This week MPR’s Nikki Tundel has been looking at diversity, and how it’s reflected in houses of worship. While there’s a small but growing movement in the United States to make Sunday morning church services more culturally diverse, Tundel reports the vast majority of the nation’s religious services remain monocultural, with just one language, race or ethnic group represented.
The congregation at Mindekirken is comprised of Norwegian immigrants. Some arrived in recent years. Others are the descents of those who made their way to Minnesota in the early 1900s.
MPR Photo/Nikki Tundel
On a Sunday morning at Saint Paul’s Evangelical Lutheran Church in Minneapolis, the first service lets out. In a few hours, a Latino congregation will fill the pews. But right now, an Ethiopian preacher takes the pulpit.
The sanctuary is certainly large enough for all three ministries to worship together in one combined service. Nearly all the congregants can speak English. But each group prefers to praise God separately.
Roland Wells, pastor at Saint Paul’s Evangelical Lutheran Church says that “typically churches tend to be very culturally, linguistically isolated because people want to be with people who are like them.”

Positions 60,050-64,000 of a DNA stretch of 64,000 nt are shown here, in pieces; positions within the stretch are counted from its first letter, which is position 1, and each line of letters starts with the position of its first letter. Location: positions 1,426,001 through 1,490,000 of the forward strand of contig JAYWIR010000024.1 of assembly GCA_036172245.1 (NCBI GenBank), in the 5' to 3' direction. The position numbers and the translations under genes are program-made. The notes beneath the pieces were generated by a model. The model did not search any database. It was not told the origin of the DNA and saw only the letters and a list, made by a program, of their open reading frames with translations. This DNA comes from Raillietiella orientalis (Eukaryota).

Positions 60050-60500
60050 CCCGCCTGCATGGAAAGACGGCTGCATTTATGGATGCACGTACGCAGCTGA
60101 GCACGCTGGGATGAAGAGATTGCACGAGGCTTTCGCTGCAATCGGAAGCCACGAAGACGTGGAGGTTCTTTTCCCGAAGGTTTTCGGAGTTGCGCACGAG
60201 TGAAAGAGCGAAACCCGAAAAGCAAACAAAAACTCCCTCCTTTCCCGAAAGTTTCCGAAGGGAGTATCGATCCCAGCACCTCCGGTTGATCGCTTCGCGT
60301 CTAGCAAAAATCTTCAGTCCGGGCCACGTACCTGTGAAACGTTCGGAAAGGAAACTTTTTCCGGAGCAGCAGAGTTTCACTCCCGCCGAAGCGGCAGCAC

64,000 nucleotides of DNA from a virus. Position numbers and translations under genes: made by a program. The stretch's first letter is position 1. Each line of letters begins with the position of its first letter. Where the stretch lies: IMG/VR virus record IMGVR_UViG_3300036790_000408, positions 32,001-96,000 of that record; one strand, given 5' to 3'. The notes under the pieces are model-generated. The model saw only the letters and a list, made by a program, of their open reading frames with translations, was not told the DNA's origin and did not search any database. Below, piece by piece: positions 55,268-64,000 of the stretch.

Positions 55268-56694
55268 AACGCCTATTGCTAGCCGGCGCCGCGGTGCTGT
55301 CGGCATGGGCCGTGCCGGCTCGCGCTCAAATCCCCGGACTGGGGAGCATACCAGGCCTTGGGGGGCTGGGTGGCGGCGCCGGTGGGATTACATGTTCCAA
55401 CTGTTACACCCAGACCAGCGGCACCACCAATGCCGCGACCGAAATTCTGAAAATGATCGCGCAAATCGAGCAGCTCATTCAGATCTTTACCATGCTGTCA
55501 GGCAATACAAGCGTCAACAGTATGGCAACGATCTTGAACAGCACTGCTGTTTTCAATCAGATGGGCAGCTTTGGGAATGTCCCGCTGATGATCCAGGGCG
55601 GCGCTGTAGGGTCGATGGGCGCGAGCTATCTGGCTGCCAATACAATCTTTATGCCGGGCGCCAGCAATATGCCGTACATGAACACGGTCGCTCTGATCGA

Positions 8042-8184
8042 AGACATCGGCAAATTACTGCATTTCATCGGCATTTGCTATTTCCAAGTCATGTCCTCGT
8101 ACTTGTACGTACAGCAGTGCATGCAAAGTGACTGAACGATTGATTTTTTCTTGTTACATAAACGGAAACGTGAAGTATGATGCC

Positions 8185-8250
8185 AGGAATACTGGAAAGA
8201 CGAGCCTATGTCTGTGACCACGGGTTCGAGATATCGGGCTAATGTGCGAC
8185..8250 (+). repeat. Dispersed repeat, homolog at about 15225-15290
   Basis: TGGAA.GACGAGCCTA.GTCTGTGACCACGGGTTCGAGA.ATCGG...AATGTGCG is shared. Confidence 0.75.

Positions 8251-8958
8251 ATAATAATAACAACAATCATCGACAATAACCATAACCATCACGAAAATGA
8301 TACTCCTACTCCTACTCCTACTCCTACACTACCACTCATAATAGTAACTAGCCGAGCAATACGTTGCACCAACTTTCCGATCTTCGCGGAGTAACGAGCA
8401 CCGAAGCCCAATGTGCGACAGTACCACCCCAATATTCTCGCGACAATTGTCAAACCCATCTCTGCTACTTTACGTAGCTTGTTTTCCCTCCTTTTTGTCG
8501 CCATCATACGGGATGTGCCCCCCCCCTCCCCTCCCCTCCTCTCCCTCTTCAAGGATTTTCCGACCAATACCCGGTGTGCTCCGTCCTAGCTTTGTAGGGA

Wells has been preaching at St. Paul’s for over 20 years and is an expert on diversity in the nation’s churches. He says that despite the image of the American melting pot, monocultural congregations have always been a part of the country’s immigrant heritage.
“You can imagine how hard this would be for an immigrant if I said, ‘Today you’re going to go join a Korean church.’ How long is it going to take you until you can understand the sermon, until you can know what to cook for a potluck and before you can be in a Bible study, speak heart to heart, face to face, faith to faith,” Wells said. “The immigrant church for many people is their one experience during the week where the other people get them 100 percent.”
You can read the rest of the story, and check out an excellent slideshow, here.